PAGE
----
Academic journal article Journal of Environmental Health

Clandestine Methamphetamine Labs in Wisconsin

Academic journal article Journal of Environmental Health

Clandestine Methamphetamine Labs in Wisconsin

Article excerpt

  "Criminal charges are expected today against a Menasha man suspected
  of operating a methamphetamine production lab in his ... home."
  (Collar, 2003)
    "It was an anonymous tip that led drug investigators to a house in
  Little Chute where a meth lab was discovered."
  (WLUK Fox 11, 2003)
    "In early October, more than 20 state and local agents busted a meth
  lab in remote northwest Waupaca County that was in the process of
  cooking drugs."
  (Lee, 2002)

[ILLUSTRATION OMITTED]

News reports like these are becoming more and more common in local broadcasts in Wisconsin and throughout the United States. Clandestine drug use and methamphetamine labs are on the rise. Methamphetamine can be produced with a variety of household products, in a small space, and in a relatively short amount of time. As a result, meth labs are being discovered in hotel rooms, storage units, fields, vacant buildings, campers, trunks of automobiles, and rural homes throughout Wisconsin.

Once a criminal investigation has been completed, local public health officials are responsible for declaring the area fit for reoccupancy and use. Even after the chemical waste has been removed, however, hazardous residual contamination may be present. The methamphetamine-manufacturing process is a new topic about which many professionals in the field of public health have minimal knowledge. Public health officials often receive a methamphetamine crash course when a lab is found in their jurisdiction.

In 2002, the number of methamphetamine labs seized in Wisconsin almost doubled, from 44 in 2001, to 86. Because of its strong addictive properties, methamphetamine is the most common clandestine drug. It is known as "speed," "crank," "crystal," "meth," or "ice." The name used can vary, depending on the how the drug is used and the geographic location of the user. The White House Office of National Drug Control Policy reports that "according to the National Household Survey on Drug Abuse, 2002, 5.3% (over 12 million people) of the U.S. population reported trying methamphetamine at least once in their lifetime. The highest rate of methamphetamine use was among the 26 to 34 age group, with 6.7% reporting lifetime methamphetamine use during 2002" (2003). The same survey found that 5.7 percent of the 18-to-25 age group reported lifetime use of methamphetamine. Meth users snort, swallow, inject intravenously, or smoke the drug.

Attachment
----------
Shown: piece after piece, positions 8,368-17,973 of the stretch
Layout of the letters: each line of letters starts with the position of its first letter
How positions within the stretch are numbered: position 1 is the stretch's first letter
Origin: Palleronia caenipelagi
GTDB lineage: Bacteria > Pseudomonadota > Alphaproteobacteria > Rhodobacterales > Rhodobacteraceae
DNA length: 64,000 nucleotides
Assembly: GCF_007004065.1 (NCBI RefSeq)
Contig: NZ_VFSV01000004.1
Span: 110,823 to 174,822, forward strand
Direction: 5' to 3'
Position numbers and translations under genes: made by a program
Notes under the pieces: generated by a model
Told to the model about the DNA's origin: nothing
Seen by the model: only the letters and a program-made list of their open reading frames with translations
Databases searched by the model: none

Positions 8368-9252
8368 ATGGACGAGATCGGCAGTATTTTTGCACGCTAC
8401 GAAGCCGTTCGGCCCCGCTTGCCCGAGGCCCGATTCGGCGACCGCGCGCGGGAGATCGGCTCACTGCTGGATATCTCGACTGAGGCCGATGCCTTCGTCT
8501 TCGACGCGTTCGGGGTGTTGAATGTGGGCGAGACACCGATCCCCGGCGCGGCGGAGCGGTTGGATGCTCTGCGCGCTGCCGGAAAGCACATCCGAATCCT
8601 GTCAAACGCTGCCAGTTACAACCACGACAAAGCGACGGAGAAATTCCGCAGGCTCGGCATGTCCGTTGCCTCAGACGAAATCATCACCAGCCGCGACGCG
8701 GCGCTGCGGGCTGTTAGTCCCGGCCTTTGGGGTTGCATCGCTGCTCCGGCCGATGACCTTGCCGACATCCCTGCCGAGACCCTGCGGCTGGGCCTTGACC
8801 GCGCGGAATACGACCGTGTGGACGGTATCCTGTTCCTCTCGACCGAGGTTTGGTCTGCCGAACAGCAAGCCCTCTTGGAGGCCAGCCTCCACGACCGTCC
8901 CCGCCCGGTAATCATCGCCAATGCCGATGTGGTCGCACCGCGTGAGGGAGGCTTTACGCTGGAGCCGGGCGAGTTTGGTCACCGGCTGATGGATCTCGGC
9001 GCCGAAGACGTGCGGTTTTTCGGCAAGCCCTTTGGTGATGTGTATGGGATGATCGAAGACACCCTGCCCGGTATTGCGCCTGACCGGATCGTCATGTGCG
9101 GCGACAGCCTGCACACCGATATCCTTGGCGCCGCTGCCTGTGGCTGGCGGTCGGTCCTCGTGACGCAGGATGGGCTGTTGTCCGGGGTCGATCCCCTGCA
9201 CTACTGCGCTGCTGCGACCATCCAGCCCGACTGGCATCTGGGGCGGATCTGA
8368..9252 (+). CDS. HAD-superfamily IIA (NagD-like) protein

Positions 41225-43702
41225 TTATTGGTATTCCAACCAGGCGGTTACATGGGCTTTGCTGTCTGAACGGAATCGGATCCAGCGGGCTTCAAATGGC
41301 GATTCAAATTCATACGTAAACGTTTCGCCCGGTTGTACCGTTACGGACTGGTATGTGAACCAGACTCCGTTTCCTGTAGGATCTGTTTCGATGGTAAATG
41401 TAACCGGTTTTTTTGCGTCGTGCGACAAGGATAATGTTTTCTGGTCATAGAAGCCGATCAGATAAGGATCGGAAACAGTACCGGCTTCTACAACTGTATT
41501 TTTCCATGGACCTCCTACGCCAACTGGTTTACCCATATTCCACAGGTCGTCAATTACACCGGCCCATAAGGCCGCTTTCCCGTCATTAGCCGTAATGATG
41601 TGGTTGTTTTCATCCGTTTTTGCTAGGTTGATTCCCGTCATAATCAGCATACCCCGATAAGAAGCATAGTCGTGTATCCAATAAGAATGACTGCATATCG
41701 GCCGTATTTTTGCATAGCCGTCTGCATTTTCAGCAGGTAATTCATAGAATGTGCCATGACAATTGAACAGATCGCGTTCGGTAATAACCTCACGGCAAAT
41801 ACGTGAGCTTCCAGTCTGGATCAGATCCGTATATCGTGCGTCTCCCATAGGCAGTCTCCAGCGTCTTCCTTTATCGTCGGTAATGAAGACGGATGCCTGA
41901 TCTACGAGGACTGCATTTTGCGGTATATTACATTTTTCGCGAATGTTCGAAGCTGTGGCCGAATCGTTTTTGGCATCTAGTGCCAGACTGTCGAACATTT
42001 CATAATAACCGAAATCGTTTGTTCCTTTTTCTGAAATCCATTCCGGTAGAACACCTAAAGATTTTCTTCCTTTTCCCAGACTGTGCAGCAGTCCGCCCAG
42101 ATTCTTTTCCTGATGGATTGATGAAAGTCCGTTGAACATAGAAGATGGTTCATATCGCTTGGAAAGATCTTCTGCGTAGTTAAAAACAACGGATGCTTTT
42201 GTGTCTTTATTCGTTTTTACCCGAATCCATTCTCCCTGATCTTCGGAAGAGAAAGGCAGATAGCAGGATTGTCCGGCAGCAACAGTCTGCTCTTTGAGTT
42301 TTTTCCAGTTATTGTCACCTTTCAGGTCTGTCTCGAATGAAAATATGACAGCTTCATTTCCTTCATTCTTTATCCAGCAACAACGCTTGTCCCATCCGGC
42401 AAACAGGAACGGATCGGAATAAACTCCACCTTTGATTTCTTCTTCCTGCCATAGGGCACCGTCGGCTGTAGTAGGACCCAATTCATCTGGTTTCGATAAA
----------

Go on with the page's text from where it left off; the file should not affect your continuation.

The method used depends on the way the user wants to feel. Smoking or injecting meth provides an immediate pleasurable feeling known as a "rush" or "flash" along with the high. This extreme euphoria lasts only a couple of minutes, however. Snorting gives the user a high within three to five minutes, but no rush or flash. When meth is ingested, the high is reached in 15 or 20 minutes, without the intense feeling (National Institute on Drug Abuse, 2002). Depending on the purity of the drug, meth can produce a high lasting up to 12 hours (White House Office of National Drug Control Policy).

Methamphetamine is a strong stimulant that affects the central nervous system. It stimulates excessive release "of the neurotransmitter dopamine into the areas of the brain that regulate feelings of pleasure" (National Institute on Drug Abuse, 2002).

As a result of the sensation of extreme pleasure, many users often fall into the "binge and crash" pattern, binging to maintain the high at the same level for some length of time. Binging can continue for three to 15 days (Chesley, 1999). During this time, the abuser has to take larger and larger doses of meth to achieve the same feeling that occurred with the initial exposure. When the drug no longer produces the rush or high feeling, the tweaking phase is reached. The user may start to take other drugs, such as alcohol and heroin, to achieve the euphoria feeling. The drug addict is considered most dangerous during the tweaking phase because he or she will do anything to try to maintain the high. …

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